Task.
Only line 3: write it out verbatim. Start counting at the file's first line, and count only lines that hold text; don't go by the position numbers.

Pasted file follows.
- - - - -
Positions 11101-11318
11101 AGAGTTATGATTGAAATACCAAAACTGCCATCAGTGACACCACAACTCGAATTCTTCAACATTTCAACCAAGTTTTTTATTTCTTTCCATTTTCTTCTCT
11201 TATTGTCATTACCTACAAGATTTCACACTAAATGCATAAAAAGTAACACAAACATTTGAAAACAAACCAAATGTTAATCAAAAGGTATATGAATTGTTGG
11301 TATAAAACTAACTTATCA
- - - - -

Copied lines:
11201 TATTGTCATTACCTACAAGATTTCACACTAAATGCATAAAAAGTAACACAAACATTTGAAAACAAACCAAATGTTAATCAAAAGGTATATGAATTGTTGG